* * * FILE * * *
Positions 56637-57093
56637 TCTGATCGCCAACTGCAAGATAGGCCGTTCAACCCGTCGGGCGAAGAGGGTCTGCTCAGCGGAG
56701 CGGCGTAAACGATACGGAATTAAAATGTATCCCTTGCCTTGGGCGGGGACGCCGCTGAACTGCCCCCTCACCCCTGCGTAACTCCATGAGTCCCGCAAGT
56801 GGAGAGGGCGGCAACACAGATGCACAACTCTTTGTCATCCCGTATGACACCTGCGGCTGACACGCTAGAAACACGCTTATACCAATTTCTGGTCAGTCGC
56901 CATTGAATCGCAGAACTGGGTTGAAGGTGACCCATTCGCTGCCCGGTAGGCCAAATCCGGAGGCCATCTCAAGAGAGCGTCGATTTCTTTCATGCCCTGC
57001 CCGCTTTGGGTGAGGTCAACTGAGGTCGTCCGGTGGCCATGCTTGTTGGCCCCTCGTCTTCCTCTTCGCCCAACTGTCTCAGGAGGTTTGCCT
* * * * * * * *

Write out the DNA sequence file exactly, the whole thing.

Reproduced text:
Positions 56637-57093
56637 TCTGATCGCCAACTGCAAGATAGGCCGTTCAACCCGTCGGGCGAAGAGGGTCTGCTCAGCGGAG
56701 CGGCGTAAACGATACGGAATTAAAATGTATCCCTTGCCTTGGGCGGGGACGCCGCTGAACTGCCCCCTCACCCCTGCGTAACTCCATGAGTCCCGCAAGT
56801 GGAGAGGGCGGCAACACAGATGCACAACTCTTTGTCATCCCGTATGACACCTGCGGCTGACACGCTAGAAACACGCTTATACCAATTTCTGGTCAGTCGC
56901 CATTGAATCGCAGAACTGGGTTGAAGGTGACCCATTCGCTGCCCGGTAGGCCAAATCCGGAGGCCATCTCAAGAGAGCGTCGATTTCTTTCATGCCCTGC
57001 CCGCTTTGGGTGAGGTCAACTGAGGTCGTCCGGTGGCCATGCTTGTTGGCCCCTCGTCTTCCTCTTCGCCCAACTGTCTCAGGAGGTTTGCCT